Election campaign highlights the importance of clean data
Direct mail is playing a crucial and high-profile role for the competing politicians, so ensuring that it gets to the right people is paramount, writes Sophie Sail, head of product management for Experian's marketing services division.
The build-up to the 2005 election has seen sophisticated US-style
voter targeting by the major political parties in the knowledge that the key to election victory lies in the hands of a small proportion of swing voters in certain marginal constituencies. What is of interest is that all three parties have turned to direct mail as their channel of choice to reach out to these voters.
Figures released by Thomson Intermedia indicate that the Conservative Party has spent £500,000 on 800,000 pieces of direct mail in two months -- just £90,000 less than on outdoor display advertising. The growth in the use of direct mail has been fuelled by the recognition that this channel offers perhaps the most cost-effective and focused way to target thousands of swing voters scattered across the country.
However, the volume of direct mail and the amount of precision needed to ensure that these high-profile campaigns are a success requires data integrity.
The main parties have been directing a number of their key policy announcements to young families. This sector of the population also happens to be the most active on the property ladder in a landscape where 12.2% of Britons move house every year. For each communication to hit a continually moving voter target, the case for routine data cleansing prior to each campaign is clear.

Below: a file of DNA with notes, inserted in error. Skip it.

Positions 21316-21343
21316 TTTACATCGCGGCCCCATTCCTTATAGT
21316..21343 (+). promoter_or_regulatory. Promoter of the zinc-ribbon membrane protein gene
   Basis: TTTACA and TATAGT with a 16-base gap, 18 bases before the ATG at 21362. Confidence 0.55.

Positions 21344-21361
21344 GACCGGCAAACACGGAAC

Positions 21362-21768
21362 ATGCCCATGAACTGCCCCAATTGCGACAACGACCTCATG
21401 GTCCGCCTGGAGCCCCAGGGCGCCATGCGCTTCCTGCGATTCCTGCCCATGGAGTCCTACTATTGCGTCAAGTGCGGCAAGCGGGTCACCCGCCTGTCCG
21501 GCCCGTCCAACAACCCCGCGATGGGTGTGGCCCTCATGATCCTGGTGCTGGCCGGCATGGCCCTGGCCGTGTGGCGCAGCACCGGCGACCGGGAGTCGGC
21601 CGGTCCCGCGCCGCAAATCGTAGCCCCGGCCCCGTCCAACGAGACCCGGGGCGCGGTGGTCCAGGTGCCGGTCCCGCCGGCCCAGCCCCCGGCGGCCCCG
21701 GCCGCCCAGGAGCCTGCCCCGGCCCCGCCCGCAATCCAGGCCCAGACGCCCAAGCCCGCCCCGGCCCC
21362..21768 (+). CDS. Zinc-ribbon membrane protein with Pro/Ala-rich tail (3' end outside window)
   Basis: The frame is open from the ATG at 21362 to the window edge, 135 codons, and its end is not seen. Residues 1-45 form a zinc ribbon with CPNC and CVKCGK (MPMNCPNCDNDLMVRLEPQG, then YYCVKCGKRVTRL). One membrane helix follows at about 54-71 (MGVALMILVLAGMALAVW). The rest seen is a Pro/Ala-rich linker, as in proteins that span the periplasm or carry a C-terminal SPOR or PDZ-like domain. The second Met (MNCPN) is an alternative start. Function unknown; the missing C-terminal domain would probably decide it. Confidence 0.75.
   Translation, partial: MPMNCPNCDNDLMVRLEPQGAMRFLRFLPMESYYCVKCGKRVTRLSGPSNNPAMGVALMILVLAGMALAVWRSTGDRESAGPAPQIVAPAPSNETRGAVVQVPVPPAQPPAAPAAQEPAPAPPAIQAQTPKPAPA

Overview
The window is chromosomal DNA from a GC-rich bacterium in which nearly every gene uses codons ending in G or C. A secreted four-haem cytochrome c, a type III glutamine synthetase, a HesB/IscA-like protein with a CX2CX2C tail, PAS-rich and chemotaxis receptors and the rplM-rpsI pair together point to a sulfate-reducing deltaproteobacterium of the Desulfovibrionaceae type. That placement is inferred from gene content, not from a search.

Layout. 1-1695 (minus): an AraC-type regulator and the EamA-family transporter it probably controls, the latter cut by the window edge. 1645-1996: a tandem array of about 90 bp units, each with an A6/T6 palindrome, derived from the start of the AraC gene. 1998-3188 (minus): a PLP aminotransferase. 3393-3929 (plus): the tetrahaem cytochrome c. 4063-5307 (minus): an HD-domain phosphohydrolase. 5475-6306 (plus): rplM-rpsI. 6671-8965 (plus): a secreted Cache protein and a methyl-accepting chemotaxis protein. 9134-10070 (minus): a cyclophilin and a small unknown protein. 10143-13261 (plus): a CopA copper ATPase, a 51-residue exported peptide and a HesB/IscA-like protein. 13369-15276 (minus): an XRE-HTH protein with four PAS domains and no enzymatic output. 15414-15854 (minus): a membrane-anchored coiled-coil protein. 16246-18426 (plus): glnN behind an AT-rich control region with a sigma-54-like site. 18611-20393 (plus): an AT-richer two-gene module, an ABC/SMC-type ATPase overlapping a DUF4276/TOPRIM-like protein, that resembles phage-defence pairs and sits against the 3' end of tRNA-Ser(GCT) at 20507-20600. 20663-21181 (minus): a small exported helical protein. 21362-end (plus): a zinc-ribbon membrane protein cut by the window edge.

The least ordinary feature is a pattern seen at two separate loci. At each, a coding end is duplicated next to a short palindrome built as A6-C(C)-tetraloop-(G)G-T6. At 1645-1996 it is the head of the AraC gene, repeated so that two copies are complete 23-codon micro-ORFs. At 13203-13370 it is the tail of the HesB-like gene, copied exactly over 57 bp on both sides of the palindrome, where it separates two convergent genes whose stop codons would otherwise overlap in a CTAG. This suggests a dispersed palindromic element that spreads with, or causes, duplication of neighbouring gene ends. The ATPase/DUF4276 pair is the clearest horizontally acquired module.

In this particular instance, the data used to target young families is likely to decay at a particularly high rate. Taking the Conservatives as an example, were data cleansing not to be used prior to rolling out its direct marketing campaigns, they could stand to waste £60,000 in direct mail being inadvertently sent to people that have moved house.
Furthermore, research conducted by Experian highlighted that 58% of consumers that regularly receive mail addressed to a previous occupant view the company sending it as "impersonal and clearly out of touch with my personal circumstances". In under a week, the polling stations open and this kind of reaction from a voter to a party's poorly targeted mailshot is the last thing needed when every vote counts.
The latest industry figures from Experian Intact, the data cleansing service of choice for two of the three major political parties, indicate that 22% more direct marketing campaigns in the UK used goneaway suppression to identify and suppress home movers from receiving direct mail in the 2004/05 financial year than in the previous year.
Data cleansing is simple, cost-effective and protects the mailer against the financial, regulatory and brand-image risks posed by poor data quality. In our view, there is no reason not to do it and the increase in adoption rates we have seen in the last year strongly suggests that the industry's thinking what we're thinking.
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